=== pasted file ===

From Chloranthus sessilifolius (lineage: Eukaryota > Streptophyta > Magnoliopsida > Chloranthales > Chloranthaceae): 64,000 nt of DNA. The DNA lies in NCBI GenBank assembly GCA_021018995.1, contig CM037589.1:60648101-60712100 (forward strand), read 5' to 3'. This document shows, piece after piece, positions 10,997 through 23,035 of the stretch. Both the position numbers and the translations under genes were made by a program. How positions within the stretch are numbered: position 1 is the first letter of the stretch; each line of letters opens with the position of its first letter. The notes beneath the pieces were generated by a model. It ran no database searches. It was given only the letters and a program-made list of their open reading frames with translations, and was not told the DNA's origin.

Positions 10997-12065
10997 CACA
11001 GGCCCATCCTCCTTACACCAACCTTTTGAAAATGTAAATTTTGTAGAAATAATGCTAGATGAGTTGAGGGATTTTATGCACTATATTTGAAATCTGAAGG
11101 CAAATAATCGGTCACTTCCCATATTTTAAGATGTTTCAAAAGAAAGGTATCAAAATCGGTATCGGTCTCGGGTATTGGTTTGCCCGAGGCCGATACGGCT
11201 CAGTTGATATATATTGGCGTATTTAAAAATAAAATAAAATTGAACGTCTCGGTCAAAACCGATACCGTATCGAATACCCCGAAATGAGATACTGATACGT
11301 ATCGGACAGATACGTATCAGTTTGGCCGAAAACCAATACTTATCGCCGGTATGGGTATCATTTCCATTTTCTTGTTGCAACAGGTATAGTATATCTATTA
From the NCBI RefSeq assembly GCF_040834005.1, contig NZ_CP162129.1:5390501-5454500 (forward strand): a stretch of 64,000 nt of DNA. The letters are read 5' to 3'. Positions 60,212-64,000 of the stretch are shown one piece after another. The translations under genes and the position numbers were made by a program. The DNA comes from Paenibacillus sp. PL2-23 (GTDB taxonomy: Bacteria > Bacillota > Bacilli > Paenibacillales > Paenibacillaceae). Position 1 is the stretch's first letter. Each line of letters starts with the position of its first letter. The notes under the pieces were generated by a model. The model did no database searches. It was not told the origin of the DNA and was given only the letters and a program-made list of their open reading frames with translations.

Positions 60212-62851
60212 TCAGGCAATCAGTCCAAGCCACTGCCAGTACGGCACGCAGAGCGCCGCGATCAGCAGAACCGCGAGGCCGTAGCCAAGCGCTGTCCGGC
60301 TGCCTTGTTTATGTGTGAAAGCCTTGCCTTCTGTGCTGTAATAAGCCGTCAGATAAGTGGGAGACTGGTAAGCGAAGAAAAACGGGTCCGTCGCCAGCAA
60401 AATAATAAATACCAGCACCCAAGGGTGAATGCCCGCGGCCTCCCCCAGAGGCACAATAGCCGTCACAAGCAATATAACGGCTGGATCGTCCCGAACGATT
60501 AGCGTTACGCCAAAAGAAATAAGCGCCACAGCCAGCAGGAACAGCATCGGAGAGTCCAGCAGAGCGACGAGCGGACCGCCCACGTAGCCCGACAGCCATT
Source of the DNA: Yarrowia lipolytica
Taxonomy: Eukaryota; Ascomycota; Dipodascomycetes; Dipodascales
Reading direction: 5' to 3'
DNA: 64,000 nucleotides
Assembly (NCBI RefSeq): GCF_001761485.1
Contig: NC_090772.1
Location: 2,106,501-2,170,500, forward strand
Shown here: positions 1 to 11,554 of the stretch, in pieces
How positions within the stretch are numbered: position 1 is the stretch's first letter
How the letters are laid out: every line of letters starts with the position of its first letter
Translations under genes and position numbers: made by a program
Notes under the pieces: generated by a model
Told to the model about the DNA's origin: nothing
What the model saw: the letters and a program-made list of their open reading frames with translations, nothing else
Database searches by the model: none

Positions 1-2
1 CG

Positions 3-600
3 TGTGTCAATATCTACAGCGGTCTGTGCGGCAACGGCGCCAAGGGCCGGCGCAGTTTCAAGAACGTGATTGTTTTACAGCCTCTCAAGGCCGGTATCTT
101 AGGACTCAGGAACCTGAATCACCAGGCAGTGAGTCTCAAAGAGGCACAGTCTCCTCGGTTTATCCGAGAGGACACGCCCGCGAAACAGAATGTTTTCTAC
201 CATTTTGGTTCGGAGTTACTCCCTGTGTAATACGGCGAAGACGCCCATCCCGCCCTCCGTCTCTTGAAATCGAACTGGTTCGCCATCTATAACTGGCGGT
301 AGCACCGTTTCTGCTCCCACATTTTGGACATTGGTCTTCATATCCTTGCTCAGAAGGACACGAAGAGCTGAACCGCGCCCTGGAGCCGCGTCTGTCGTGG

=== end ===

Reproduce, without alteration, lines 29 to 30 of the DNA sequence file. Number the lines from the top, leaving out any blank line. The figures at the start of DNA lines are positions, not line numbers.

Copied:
Positions 1-2
1 CG